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Showing posts from April, 2016

The Best Days are Dog Days by Aaron Meshon

The Best Days are Dog Days is the newest picture book from Aaron Meshon, author and illustrator of the fantastic TOOLS Rule!. Meshon's brightly detailed illustrations (which would be perfect hanging on the walls of any kid's room, or living room for that matter) are worth the price of the book alone, but he is a great writer as well and his stories always bring a new, creative perspective to the subject. With The Best Days Are Dog Days, Meshon parallels the busy day of a toddler and the family's French Bulldog. I think it's fair to call them siblings. . .


One thing that I noticed with my own children and interacting with babies while working as a bookseller is that babies love to see pictures of babies. And toddlers love to see images of their daily lives. While this can be a little dull to the person reading the book, Meshon finds the perfect way to make these mundane (but, fun) tasks humorously engaging for little and big readers alike. Pup and Sis do everything toget…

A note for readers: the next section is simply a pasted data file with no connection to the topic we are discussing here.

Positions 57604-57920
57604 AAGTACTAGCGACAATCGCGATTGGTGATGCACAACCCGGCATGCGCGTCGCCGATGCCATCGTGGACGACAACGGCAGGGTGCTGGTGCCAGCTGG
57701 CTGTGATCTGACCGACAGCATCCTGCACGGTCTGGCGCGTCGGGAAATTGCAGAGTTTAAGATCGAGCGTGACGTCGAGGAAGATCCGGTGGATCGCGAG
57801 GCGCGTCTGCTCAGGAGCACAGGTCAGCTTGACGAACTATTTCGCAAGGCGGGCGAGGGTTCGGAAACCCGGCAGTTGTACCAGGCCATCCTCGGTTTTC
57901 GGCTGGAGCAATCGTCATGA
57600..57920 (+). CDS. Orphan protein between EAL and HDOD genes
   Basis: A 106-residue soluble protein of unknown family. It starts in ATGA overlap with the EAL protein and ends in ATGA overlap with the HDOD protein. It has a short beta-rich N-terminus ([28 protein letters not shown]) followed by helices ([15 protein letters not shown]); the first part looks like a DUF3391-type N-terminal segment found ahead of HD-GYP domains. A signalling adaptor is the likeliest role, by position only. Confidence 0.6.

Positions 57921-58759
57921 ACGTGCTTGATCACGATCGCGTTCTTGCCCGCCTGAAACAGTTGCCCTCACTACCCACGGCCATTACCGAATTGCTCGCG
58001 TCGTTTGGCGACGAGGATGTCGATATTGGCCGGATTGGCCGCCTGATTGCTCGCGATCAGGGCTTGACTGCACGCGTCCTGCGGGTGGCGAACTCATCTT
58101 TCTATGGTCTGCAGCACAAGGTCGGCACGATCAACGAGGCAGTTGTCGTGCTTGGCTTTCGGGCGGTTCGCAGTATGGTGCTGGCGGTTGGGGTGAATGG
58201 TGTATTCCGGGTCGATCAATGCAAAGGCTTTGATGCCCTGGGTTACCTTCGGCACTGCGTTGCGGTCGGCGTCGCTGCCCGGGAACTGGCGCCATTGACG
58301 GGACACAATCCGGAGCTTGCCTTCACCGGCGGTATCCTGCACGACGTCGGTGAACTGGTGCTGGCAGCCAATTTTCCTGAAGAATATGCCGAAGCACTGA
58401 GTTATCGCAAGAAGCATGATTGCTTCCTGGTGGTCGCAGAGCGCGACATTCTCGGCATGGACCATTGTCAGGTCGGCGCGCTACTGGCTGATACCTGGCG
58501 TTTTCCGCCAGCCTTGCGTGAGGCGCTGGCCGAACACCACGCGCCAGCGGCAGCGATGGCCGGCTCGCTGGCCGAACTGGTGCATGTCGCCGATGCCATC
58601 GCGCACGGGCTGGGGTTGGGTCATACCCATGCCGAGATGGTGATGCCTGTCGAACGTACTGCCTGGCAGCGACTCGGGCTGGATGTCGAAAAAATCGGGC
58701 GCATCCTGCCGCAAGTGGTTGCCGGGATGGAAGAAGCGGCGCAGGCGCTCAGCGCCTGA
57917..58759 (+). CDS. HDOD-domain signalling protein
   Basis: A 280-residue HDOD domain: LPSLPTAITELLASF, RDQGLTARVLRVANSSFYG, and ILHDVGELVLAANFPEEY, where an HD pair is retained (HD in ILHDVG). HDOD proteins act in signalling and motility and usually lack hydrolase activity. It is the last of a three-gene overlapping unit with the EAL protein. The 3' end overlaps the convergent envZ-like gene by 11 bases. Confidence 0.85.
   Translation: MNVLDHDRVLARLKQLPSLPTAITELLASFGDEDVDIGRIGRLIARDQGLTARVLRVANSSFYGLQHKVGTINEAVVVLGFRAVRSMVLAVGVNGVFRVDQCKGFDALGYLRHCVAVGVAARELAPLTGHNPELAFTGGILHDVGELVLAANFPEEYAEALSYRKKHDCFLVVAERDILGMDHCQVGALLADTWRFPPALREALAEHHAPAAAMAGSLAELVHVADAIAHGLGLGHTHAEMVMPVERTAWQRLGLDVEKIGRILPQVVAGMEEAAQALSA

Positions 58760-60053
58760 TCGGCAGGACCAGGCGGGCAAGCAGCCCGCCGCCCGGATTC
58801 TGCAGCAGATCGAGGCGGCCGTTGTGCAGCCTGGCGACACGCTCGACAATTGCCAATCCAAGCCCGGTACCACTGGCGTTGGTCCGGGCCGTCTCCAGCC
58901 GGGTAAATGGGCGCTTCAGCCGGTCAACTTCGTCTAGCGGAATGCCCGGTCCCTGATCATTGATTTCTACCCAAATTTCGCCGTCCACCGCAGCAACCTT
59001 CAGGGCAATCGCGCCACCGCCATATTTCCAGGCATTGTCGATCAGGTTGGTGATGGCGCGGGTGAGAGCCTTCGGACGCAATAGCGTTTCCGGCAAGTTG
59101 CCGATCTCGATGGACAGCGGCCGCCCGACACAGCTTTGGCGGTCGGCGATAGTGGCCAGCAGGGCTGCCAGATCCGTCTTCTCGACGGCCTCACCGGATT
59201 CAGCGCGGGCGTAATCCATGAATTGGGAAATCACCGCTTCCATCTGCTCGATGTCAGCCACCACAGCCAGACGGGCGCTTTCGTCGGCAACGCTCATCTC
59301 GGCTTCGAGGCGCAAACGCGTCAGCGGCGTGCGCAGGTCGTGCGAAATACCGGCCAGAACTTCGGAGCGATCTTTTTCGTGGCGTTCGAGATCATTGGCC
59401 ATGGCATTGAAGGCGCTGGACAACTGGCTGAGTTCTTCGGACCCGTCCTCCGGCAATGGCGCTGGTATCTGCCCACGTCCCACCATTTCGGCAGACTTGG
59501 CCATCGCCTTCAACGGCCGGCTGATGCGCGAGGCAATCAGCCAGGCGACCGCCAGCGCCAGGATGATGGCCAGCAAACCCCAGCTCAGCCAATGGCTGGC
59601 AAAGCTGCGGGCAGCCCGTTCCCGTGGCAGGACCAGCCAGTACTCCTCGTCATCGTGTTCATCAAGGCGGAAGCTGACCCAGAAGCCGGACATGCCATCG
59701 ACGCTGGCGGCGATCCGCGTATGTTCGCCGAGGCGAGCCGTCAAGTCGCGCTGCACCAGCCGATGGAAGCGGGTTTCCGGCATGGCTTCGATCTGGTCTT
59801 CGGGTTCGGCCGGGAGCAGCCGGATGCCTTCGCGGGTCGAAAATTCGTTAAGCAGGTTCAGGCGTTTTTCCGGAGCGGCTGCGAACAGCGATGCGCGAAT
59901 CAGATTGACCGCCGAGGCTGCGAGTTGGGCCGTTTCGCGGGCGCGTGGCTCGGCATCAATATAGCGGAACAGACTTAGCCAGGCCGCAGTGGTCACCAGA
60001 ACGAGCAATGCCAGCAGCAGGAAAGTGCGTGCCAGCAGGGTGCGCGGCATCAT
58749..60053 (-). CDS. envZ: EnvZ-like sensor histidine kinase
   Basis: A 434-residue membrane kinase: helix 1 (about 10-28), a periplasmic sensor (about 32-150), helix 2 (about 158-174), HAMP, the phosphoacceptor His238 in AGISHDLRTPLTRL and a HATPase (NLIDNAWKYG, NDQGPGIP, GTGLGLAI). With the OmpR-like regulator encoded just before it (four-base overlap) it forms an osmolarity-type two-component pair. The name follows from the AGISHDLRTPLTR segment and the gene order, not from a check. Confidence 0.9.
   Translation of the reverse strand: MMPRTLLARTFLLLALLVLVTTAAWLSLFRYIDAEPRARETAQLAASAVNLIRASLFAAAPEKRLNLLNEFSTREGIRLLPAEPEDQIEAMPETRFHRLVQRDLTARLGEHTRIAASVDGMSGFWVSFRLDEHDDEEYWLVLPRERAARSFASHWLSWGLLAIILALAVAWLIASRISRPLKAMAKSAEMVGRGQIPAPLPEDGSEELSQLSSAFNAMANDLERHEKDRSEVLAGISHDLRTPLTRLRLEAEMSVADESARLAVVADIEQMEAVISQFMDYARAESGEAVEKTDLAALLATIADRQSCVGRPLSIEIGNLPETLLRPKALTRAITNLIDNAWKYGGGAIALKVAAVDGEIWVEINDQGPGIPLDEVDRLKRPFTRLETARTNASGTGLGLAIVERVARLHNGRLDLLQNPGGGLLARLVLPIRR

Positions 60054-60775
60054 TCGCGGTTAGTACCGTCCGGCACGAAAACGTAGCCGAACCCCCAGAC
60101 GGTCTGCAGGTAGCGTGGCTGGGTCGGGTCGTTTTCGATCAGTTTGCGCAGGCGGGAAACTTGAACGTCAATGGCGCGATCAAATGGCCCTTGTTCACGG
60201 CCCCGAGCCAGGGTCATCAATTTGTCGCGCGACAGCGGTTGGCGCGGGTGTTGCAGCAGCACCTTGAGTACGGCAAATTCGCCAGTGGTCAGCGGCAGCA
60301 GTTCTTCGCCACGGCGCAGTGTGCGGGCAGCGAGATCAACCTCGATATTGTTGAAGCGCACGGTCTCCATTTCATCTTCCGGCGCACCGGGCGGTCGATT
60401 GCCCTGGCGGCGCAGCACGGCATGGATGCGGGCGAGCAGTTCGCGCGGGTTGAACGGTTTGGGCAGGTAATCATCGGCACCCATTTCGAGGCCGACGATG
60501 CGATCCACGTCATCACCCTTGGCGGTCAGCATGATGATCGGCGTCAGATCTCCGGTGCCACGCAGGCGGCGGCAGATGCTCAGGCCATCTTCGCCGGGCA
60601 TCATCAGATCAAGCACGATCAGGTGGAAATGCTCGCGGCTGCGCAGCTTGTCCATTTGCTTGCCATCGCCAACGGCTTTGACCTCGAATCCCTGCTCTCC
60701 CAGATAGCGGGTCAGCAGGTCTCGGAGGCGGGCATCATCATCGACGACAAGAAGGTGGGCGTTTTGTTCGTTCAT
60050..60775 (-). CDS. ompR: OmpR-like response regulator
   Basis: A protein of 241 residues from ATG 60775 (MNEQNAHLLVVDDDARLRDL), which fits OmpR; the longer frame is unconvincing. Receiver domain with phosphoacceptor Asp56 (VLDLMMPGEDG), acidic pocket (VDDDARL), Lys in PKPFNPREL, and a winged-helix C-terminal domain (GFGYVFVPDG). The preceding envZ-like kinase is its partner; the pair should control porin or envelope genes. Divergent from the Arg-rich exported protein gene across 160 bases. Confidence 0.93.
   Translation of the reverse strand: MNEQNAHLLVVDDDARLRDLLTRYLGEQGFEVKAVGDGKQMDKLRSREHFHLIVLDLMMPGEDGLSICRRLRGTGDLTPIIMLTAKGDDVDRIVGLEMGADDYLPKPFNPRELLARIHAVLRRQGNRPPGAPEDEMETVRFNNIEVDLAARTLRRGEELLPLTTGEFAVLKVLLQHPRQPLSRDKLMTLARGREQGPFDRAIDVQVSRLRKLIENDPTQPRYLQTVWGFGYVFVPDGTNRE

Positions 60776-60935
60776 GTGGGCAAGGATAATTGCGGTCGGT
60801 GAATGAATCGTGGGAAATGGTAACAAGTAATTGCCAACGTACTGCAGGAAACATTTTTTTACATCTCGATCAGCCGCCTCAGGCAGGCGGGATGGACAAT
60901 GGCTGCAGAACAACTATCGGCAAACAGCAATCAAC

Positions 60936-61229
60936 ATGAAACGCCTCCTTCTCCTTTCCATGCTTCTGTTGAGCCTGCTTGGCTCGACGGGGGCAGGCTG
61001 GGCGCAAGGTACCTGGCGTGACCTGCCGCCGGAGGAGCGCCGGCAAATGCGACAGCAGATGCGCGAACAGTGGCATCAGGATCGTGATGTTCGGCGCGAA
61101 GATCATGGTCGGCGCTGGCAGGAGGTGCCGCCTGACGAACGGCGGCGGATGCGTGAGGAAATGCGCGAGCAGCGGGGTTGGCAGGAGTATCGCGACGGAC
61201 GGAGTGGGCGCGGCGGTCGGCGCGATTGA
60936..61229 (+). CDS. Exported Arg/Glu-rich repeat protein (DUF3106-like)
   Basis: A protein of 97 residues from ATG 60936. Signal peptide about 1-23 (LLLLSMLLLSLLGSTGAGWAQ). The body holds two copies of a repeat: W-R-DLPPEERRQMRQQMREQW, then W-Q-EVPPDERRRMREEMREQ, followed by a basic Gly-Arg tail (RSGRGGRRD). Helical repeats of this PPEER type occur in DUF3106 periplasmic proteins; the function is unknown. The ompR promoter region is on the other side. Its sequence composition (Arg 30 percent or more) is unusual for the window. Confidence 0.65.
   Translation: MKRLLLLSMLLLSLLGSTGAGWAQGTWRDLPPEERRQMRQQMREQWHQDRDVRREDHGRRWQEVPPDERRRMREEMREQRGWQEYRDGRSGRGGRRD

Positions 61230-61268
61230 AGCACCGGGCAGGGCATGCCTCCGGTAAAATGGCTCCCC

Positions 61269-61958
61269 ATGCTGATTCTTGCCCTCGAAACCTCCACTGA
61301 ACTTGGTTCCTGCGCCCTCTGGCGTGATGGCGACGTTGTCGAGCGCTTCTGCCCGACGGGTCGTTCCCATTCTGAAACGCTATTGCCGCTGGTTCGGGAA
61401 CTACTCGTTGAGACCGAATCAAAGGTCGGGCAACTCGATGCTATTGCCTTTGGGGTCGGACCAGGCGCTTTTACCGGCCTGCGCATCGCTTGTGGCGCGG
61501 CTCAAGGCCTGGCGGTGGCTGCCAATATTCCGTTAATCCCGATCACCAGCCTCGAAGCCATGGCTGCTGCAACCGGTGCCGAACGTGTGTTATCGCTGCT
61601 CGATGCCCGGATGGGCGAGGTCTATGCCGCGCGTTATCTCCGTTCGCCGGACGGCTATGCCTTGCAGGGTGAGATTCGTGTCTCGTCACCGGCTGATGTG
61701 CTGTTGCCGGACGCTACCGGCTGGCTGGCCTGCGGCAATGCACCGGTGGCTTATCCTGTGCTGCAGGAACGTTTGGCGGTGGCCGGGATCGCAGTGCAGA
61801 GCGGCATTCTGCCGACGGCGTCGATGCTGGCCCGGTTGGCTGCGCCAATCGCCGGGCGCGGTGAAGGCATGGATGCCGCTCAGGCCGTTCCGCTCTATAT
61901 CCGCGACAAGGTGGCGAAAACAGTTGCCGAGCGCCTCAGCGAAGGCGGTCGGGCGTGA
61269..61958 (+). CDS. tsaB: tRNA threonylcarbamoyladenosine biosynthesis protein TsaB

Bob the Artist by Marion Deuchars

Marion Deuchars is the force behind the Let's Make Some series of books that inspire creativity in kids and adults. Visit the site to give Deuchars's projects a try or read my reviews of her books  Let's Make Some Great Fingerprint Art and http://www.books4yourkids.com/2013/12/lets-make-more-great-placemat-art-by.html"target="_blank">Let's Make More Great Placemat Art. Now, with Bob the Artist, Deuchars has written and illustrated her first picture book and of course it's about creativity!




I find Deuchars's illustrations crisply engaging and always charming. Her hand lettering adds to that charm, almost inviting readers to write their own story, which works wonderfully in Bob the Artist. Bob is a red-beaked-blackbird with skinny legs. Legs so skinny that the other birds laugh and laugh when they see Bob. 



This brings Bob down so he tries to do something about his legs. Exercise, clothes as camouflage and some serious sausage eating to nothing fo…

52 - Story Treehouse by Andy Griffiths, illustrated by Terry Denton, 329 pp, RL 4